Provided

Saturated in emotion, soloists from the cast of Omar joined members of the Spoleto Festival USA Chorus for a series of spirituals telling stories of despair and hope for a one-time evening performance on June 1at the Gaillard Center.

Dressed in formal concert attire, the ensemble encircled the audience to sing “Anyhow,” before taking the stage for a series of solos accompanied by pianist Brandon Waddles. With each piece, the mood in the room began to lift until it felt like sitting in church on Sunday morning. The performers weren’t just singing, but worshiping with raised arms and tears in their eyes.  

The 90-minute production included 18 pieces packed with stunning tone and technique. Familiar faces from the cast of Omar took the stage, including Jamez McCorkle who plays Omar. Cheers greeted him as he walked on stage with his left foot in a medical boot and began to sing “His Eye is on the Sparrow.” His voice filled the theater without a microphone, powerful and saturated in emotion, as he perfectly combined operatic techniques with soulful runs. Receiving a standing ovation from many in the audience, his performance was a highlight of the night. 

Daniel Rich then took the stage with a powerful, tear-jerking rendition of Andrae Crouch’s “My Tribute.” A baritone soloist, Rich’s tone is round and soulful, effortlessly guiding us along with him. Met with raised hands, applause, and “Amens” throughout, his belts received the second standing ovation of the night.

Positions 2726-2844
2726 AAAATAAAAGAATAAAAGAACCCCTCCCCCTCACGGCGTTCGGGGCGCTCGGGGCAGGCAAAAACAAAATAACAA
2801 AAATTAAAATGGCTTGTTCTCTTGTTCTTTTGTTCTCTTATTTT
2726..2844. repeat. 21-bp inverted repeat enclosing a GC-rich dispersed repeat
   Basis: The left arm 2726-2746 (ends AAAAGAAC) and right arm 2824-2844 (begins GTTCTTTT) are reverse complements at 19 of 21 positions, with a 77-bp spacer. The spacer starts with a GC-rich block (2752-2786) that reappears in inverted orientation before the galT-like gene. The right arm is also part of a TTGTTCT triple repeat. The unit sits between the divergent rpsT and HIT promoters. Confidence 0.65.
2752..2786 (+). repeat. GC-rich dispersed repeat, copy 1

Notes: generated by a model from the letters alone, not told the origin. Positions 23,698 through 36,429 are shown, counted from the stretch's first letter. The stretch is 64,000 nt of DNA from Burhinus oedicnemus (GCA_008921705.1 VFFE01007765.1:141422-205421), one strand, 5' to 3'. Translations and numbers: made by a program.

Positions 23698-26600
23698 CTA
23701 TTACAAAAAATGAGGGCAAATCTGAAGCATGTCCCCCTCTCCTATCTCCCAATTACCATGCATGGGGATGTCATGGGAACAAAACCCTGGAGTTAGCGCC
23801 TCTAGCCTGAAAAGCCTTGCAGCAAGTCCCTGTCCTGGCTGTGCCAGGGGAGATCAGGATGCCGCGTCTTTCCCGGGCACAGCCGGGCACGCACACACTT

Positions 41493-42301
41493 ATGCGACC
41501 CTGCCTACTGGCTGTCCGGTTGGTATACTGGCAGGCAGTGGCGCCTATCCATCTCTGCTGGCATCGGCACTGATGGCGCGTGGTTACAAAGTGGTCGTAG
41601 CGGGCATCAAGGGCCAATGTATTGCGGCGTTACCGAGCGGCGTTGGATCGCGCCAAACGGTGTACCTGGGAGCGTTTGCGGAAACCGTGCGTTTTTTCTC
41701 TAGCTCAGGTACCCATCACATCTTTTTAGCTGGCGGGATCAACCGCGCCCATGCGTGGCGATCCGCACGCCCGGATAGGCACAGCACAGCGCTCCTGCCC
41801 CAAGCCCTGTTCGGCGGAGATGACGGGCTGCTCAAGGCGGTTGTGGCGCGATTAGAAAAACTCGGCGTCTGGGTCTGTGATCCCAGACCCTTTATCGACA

Spirituals performed with operatic techniques present the stories in a new way, but tend to separate the music from the message. In some cases, the overly rounded vowels and exaggerated vibrato was distracting until an impossibly high note was belted with ease,  erasing negative thoughts.

Waddles’s accompaniment ebbed and flowed with the performers coming and going onstage. Finishing with the entire ensemble, they sang “Total Praise” with an encore of the chorus added during a third standing ovation. Performers and audience members collectively wiped away tears and stayed standing for the hymn “Lift Every Voice and Sing.” Completing the arch from despair to hope, there is something in singing about the act of singing that is so powerful it led to applause that never seemed to end. 

Nat Bono  is a graduate student in the Goldring Arts Journalism and Communications Program at Syracuse University.


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